The Federal Minister for Communications, Information Technology and Arts Senator Helen Coonan today announced the formation of the Australian Telework Advisory Committee (ATAC), which will "advise on options and impediments to the development of telework for employees and businesses by February 2006".
"Our geography imposes particular demands on our working lives," said Senator Coonan in a statement, "and the Australian Government recognises a public interest in the accelerated development of telework. It provides the means for businesses to overcome 'the tyranny of distance' and allow their staff to operate effectively from diverse or remote locations."
The release claimed that ATAC would include representatives from "a wide range of peak industry bodies, large and small business and government agencies." Some of the organisations listed in the release included IBM, the Internet Industry Association, Toshiba, the Australian Telecommunications Users Group, the Department of Employment and Workplace Relations, and the Department of Family and Community Services, although many other government departments are also listed.
ATAC will provide specific advice on the current status of telework in Australia and overseas, emerging telework trends and outcomes that would flow from an accelerated uptake of telework arrangements in the domestic workforce. In addition ATAC will examine the range of issues affecting telework takeup and well as recommendations designed to promote the effective adoption of telework arrangements.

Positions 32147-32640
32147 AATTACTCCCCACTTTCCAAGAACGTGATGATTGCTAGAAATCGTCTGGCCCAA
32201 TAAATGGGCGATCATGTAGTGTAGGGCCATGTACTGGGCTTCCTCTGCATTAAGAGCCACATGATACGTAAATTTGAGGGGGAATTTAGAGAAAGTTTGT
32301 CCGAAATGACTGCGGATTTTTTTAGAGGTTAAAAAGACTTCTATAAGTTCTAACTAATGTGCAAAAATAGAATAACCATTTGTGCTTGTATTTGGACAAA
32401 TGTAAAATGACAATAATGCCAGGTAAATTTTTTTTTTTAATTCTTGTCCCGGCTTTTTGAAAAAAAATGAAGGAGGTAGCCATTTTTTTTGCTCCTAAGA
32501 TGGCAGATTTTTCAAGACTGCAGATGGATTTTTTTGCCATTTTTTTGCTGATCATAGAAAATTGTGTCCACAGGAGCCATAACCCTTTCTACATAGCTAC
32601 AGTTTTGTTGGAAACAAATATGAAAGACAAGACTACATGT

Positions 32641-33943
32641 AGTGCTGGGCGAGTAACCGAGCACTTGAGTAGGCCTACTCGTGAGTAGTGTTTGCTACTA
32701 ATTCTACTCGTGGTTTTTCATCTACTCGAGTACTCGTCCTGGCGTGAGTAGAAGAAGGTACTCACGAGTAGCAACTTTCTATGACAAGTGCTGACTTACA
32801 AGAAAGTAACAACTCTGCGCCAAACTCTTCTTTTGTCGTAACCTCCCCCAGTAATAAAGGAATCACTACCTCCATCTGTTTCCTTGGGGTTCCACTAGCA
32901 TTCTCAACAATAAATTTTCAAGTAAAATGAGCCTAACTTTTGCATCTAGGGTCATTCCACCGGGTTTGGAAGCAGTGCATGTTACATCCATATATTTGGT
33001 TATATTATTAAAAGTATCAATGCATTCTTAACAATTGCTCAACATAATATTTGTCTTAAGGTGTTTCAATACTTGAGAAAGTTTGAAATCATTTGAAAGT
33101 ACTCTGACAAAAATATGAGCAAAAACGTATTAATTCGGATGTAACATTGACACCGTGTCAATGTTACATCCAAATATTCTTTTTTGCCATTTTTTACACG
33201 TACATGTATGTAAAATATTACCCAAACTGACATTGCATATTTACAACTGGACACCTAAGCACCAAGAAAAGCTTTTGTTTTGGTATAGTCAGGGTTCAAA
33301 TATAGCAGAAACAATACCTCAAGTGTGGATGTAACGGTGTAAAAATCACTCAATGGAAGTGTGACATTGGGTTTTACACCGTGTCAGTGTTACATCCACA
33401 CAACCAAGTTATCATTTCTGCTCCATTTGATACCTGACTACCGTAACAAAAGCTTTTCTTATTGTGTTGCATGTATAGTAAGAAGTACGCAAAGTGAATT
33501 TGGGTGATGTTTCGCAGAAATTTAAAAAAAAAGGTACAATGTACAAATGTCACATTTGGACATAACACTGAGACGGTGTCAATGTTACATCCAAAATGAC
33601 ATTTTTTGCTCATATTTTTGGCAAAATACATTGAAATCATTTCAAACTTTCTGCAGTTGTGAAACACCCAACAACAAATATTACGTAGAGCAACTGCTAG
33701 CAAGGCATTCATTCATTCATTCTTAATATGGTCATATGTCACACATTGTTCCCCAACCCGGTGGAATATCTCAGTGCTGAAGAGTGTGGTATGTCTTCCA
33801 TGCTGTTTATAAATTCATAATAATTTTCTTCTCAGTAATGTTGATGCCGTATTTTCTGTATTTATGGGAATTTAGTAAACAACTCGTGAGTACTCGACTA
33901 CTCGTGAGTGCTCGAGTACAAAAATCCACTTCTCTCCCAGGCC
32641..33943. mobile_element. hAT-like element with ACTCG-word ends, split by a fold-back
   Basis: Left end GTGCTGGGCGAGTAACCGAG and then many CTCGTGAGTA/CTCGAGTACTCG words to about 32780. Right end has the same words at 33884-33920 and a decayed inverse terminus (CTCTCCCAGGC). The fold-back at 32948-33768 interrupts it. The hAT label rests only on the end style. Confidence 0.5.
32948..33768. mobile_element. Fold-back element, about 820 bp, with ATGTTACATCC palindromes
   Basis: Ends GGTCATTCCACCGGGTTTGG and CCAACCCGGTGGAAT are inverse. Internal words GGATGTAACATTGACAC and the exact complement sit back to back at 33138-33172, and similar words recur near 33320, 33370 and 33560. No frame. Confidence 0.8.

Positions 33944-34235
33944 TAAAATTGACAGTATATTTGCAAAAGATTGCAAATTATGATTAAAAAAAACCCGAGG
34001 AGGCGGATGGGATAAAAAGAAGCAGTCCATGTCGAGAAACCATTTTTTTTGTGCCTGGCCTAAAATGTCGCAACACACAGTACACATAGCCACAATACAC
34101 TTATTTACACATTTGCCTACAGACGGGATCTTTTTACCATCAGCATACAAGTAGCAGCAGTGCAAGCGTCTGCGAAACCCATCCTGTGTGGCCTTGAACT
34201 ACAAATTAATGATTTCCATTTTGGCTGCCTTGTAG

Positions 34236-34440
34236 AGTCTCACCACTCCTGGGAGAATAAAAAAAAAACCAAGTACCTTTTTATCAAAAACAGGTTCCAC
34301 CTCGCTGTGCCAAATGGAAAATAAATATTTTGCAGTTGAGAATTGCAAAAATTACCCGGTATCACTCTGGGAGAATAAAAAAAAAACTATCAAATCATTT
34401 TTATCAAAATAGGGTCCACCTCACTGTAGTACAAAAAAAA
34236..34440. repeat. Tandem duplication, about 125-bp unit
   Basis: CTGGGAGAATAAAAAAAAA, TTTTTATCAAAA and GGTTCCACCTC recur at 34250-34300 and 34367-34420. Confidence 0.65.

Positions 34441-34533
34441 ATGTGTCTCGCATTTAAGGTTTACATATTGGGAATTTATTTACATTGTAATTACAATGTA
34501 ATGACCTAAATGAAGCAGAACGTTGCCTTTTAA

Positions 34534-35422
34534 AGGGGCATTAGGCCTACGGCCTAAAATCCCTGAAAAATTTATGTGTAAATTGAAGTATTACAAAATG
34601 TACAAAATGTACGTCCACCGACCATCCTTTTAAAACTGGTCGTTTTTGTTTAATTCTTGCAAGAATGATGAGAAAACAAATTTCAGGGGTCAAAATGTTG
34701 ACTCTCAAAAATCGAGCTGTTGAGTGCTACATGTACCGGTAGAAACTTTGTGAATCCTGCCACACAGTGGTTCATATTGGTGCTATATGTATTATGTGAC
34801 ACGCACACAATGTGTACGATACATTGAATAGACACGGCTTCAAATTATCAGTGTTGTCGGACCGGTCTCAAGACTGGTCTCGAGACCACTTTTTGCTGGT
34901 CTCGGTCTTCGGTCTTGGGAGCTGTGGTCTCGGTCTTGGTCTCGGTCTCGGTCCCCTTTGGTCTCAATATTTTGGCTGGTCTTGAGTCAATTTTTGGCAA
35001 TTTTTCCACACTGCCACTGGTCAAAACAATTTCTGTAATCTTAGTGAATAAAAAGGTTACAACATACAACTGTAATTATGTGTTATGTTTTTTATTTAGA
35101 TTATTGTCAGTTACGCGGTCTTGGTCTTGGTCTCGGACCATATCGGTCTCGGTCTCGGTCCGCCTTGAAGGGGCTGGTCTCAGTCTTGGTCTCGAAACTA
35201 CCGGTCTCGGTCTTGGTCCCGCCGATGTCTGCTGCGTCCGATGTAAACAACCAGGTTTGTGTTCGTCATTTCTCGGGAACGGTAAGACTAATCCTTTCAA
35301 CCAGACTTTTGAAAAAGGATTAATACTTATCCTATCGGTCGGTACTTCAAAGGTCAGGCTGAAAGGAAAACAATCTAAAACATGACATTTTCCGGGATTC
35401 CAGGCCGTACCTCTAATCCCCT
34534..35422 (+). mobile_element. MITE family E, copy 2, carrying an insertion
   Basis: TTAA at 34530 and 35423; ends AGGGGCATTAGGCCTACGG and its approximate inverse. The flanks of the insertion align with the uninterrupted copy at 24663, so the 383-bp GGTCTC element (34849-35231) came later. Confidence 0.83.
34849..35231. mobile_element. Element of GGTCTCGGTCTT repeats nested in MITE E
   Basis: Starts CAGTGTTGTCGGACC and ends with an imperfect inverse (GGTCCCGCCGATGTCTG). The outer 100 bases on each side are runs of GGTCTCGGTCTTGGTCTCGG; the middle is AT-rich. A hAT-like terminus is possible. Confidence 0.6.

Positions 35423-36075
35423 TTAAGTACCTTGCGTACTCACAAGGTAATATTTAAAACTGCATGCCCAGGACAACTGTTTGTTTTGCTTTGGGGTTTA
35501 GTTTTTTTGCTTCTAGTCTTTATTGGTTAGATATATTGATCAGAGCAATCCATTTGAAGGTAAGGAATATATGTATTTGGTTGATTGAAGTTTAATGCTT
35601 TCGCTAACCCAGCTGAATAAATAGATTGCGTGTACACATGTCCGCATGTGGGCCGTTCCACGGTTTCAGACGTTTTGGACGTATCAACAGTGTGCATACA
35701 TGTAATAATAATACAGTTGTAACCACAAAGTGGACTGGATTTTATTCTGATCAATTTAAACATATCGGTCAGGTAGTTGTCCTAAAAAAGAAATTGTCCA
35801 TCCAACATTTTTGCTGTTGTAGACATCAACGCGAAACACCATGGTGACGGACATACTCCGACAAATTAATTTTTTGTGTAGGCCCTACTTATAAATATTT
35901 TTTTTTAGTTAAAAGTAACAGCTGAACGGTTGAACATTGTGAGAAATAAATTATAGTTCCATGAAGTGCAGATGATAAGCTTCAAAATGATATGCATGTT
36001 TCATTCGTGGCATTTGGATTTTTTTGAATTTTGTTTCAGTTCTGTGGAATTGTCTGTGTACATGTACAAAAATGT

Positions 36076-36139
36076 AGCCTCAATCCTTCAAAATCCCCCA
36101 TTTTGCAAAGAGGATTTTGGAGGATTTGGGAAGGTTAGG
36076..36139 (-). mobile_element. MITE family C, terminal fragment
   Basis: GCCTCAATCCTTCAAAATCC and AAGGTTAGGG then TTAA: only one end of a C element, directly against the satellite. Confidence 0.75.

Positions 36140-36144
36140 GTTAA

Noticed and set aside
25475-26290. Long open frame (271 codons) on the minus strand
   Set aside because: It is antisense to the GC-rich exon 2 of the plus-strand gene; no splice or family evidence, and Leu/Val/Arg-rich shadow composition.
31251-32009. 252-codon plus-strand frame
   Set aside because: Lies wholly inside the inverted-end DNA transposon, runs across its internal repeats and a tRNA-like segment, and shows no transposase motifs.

The news may be the local example of a more global trend of governments promoting telework. The United States government recently passed legislation requiring several major federal agencies (such as the Commerce, Justice and State departments) to permit their employees to telework. If they don't, the agencies could lose a US$5 million slice of their budgets.
Congressman Frank Wolf, who authored the particular telework provision in the legislation, said at the time: "With all the advances in technology today, there is just no reason to strap yourself in a metal box every morning only to drive to an office where you sit in front of a computer all day."
The provision also withholds US$5 million from the budgets of the Small Business Administration and the Securities and Exchange Commission until each expands its telecommuting policy to include all eligible workers.
In addition, departments are also required to report the number of workers who telecommute to the Appropriations Committee on a quarterly basis and designate a "telework coordinator."